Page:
To create more awareness of which organizations are sponsoring the top individual contributors, I included a more detailed overview of the top 50 contributors and their sponsors. If you are a Drupal developer looking for work, these are some of the companies I'd apply to first. If you are an end user looking for a company to work with, these are some of the companies I'd consider working with first. Not only do they know Drupal well, they also help improve your investment in Drupal.Rank Username Issues Volunteer Sponsored Not specified Sponsors 1 kiamlaluno 1610 99% 0% 1% 2 jrockowitz 756 98% 99% 0% The Big Blue House (750), Memorial Sloan Kettering Cancer Center (5), Rosewood Marketing (1) 3 alexpott 642 6% 80% 19% Thunder (336), Acro Media Inc (100), Chapter Three (77) 4 RajabNatshah 616 1% 100% 0% Vardot (730), Webship (2) 5 volkswagenchick 519 2% 99% 0% Hook 42 (341), Kanopi Studios (171) 6 bojanz 504 0% 98% 2% Centarro (492), Ny Media AS (28), Torchbox (5), Liip (2), Adapt (2) 7 alonaoneill 489 9% 99% 0% Hook 42 (484) 8 thalles 488 0% 100% 0% CI&T (488), Janrain (3), Johnson & Johnson (2) 9 Wim Leers 437 8% 97% 0% Acquia (421), Government of Flanders (3) 10 DamienMcKenna 431 0% 97% 3% Mediacurrent (420) 11 Berdir 424 0% 92% 8% MD Systems (390) 12 chipway 356 0% 100% 0% Chipway (356) 13 larowlan 324 16% 94% 2% PreviousNext (304), Charles Darwin University (22), University of Technology, Sydney (3), Service NSW (2), Department of Justice & Regulation, Victoria (1) 14 pifagor 320 52% 100% 0% GOLEMS GABB (618), EPAM Systems (16), Drupal Ukraine Community (6) 15 catch 313 1% 95% 4% Third & Grove (286), Tag1 Consulting (11), Drupal Association (6), Acquia (4) 16 mglaman 277 2% 98% 1% Centarro (271), Oomph, Inc. (16), E.C. Barton & Co (3), Gaggle.net, Inc. (1), Bluespark (1), Thinkbean (1), LivePerson, Inc (1), Impactiv, Inc. (1), Rosewood Marketing (1), Acro Media Inc (1) 17 adci_contributor 274 0% 100% 0% ADCI Solutions (273) 18 quietone 266 41% 75% 1% Acro Media Inc (200) 19 tim.plunkett 265 3% 89% 9% Acquia (235) 20 gaurav.kapoor 253 0% 51% 49% OpenSense Labs (129), DrupalFit (111) 21 RenatoG 246 0% 100% 0% CI&T (246), Johnson & Johnson (85) 22 heddn 243 2% 98% 2% MTech, LLC (202), Tag1 Consulting (32), European Commission (22), North Studio (3), Acro Media Inc (2) 23 chr.fritsch 241 0% 99% 1% Thunder (239) 24 xjm 238 0% 85% 15% Acquia (202) 25 phenaproxima 238 0% 100% 0% Acquia (238) 26 mkalkbrenner 235 0% 100% 0% bio.logis Genetic Information Management GmbH (234), OSCE: Organization for Security and Co-operation in Europe (41), Welsh Government (4) 27 gvso 232 0% 100% 0% Google Summer of Code (214), Google Code-In (16), Zivtech (1) 28 dawehner 219 39% 84% 8% Chapter Three (176), Drupal Association (5), Tag1 Consulting (3), TES Global (1) 29 e0ipso 218 99% 100% 0% Lullabot (217), IBM (23) 30 drumm 205 0% 98% 1% Drupal Association (201) 31 gabesullice 199 0% 100% 0% Acquia (198), Aten Design Group (1) 32 amateescu 194 0% 97% 3% Pfizer, Inc. (186), Drupal Association (1), Chapter Three (1) 33 klausi 193 2% 59% 40% jobiqo - job board technology (113) 34 samuel.mortenson 187 42% 42% 17% Acquia (79) 35 joelpittet 187 28% 78% 14% The University of British Columbia (146) 36 borisson_ 185 83% 50% 3% Calibrate (79), Dazzle (13), Intracto digital agency (1) 37 Gábor Hojtsy 184 0% 97% 3% Acquia (178) 38 adriancid 182 91% 22% 2% Drupiter (40) 39 eiriksm 182 0% 100% 0% Violinist (178), Ny Media AS (4) 40 yas 179 12% 80% 10% DOCOMO Innovations, Inc. (143) 41 TR 177 0% 0% 100% 42 hass 173 1% 0% 99% 43 Joachim Namyslo 172 69% 0% 31% 44 alex_optim 171 0% 99% 1% GOLEMS GABB (338) 45 flocondetoile 168 0% 99% 1% Flocon de toile (167) 46 Lendude 168 52% 99% 0% Dx Experts (91), ezCompany (67), Noctilaris (9) 47 paulvandenburg 167 11% 72% 21% ezCompany (120) 48 voleger 165 98% 98% 2% GOLEMS GABB (286), Lemberg Solutions Limited (36), Drupal Ukraine Community (1) 49 lauriii 164 3% 98% 1% Acquia (153), Druid (8), Lääkärikeskus Aava Oy (2) 50 idebr 162 0% 99% 1% ezCompany (156), One Shoe (5) Limitations of the credit system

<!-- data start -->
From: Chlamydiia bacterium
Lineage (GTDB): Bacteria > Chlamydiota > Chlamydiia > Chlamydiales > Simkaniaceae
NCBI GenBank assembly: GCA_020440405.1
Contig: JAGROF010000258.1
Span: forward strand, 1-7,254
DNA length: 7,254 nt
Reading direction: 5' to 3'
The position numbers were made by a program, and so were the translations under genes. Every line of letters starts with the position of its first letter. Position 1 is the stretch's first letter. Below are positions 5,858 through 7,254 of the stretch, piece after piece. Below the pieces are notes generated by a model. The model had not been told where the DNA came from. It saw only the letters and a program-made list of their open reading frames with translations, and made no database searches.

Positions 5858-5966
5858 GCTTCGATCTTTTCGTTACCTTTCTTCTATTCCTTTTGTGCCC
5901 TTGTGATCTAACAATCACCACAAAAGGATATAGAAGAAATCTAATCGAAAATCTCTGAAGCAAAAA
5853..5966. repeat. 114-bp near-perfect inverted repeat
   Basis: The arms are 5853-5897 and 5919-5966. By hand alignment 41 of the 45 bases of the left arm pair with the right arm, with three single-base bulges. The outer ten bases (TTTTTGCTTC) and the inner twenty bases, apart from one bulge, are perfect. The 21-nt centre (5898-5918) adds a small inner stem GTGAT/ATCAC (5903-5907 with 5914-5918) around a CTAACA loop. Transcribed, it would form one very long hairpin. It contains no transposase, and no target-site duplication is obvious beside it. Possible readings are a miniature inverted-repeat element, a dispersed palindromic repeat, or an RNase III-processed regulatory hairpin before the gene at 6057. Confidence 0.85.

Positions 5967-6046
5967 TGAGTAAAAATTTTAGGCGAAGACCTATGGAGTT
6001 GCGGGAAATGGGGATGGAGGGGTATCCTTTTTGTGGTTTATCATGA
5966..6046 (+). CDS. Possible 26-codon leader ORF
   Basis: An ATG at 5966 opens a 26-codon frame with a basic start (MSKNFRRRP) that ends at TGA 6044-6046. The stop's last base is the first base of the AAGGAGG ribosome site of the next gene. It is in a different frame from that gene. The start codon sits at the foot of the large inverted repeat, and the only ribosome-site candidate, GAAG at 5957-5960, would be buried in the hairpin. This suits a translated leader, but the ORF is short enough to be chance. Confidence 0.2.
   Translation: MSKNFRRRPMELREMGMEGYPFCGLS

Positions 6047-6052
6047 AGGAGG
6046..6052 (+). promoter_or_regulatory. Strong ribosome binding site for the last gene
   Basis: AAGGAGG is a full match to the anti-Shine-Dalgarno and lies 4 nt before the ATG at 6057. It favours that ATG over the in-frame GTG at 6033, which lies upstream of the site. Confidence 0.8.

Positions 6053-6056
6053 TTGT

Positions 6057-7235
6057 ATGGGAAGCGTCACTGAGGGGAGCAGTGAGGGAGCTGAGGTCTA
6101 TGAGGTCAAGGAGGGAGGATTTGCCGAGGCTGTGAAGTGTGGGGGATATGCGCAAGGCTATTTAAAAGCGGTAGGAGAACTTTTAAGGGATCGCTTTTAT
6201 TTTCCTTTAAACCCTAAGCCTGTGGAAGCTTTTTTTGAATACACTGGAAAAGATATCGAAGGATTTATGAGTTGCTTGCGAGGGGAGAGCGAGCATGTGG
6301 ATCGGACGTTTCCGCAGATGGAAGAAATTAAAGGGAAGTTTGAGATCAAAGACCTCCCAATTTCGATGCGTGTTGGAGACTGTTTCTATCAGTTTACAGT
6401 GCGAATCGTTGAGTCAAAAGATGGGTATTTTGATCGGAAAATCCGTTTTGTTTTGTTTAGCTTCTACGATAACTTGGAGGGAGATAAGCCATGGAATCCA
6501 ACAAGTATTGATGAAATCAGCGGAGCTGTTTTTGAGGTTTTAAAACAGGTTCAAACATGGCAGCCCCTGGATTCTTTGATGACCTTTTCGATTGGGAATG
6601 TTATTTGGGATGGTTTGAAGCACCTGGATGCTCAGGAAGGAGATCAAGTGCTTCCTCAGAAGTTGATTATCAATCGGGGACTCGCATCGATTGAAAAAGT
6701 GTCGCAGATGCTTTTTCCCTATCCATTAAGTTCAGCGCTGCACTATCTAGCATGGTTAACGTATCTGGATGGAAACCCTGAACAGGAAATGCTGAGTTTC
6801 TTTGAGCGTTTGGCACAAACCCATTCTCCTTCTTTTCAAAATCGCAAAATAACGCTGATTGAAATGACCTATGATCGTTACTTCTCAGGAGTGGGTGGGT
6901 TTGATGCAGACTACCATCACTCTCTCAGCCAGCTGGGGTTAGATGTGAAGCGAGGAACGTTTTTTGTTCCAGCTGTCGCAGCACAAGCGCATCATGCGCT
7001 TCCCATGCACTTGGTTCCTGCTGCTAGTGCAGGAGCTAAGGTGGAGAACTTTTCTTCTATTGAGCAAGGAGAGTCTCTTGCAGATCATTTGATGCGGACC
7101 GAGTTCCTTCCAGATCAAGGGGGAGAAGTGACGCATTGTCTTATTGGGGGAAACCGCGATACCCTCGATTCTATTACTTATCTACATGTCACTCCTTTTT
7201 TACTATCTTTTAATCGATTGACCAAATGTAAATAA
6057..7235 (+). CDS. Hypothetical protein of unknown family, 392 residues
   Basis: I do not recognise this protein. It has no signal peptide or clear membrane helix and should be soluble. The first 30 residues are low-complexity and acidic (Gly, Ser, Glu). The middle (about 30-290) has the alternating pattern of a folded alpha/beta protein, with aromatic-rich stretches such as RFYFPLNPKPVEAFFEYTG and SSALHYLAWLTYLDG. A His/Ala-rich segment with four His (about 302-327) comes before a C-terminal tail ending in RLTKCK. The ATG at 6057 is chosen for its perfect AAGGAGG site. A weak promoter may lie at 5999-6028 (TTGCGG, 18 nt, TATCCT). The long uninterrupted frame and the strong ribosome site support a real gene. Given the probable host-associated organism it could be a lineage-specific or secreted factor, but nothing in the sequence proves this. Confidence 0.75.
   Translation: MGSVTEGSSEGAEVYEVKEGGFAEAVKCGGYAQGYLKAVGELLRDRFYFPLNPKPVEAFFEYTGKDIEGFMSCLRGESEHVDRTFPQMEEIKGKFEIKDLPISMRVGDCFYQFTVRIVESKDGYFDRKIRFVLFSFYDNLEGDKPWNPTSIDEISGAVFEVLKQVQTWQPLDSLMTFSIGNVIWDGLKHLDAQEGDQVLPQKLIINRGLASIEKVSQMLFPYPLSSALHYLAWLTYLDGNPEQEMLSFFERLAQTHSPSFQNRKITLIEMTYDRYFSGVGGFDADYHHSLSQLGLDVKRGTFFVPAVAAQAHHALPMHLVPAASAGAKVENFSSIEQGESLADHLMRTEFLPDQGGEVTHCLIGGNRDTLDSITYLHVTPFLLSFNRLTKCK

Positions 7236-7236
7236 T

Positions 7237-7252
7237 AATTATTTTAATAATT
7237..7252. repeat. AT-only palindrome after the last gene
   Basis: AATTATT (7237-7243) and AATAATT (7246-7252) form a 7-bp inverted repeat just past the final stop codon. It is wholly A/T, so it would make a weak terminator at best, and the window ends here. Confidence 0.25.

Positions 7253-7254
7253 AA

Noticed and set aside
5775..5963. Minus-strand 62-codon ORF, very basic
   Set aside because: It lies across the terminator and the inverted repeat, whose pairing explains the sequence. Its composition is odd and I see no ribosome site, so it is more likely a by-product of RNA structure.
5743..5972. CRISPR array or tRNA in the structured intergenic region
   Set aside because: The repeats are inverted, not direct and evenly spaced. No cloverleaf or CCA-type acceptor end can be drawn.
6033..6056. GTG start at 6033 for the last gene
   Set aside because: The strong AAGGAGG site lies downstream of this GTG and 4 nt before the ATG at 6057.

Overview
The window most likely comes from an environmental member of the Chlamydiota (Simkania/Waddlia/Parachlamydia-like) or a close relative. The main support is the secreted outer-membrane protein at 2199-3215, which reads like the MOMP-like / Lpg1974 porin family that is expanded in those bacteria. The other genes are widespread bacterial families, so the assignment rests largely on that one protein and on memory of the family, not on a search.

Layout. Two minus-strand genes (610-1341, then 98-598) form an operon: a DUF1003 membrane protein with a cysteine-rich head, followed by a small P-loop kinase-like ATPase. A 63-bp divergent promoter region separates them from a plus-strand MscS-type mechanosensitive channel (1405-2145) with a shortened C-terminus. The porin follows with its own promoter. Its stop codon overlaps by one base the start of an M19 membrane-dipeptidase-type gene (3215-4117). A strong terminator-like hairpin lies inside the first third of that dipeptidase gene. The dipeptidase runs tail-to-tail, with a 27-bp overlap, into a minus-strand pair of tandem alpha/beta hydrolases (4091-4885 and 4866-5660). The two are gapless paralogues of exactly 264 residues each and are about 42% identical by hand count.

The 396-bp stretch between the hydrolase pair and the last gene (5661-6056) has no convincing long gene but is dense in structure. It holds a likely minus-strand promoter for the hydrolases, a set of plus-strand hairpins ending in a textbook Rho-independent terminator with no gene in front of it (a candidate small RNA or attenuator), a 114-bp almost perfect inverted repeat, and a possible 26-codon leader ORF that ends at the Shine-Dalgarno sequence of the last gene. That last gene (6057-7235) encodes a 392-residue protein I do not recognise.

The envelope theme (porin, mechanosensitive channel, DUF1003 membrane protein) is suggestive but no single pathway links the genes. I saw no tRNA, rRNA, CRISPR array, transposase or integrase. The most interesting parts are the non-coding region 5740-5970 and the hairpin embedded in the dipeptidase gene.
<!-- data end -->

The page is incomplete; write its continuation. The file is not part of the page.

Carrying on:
It is important to note a few of the current limitations of Drupal.org's credit system: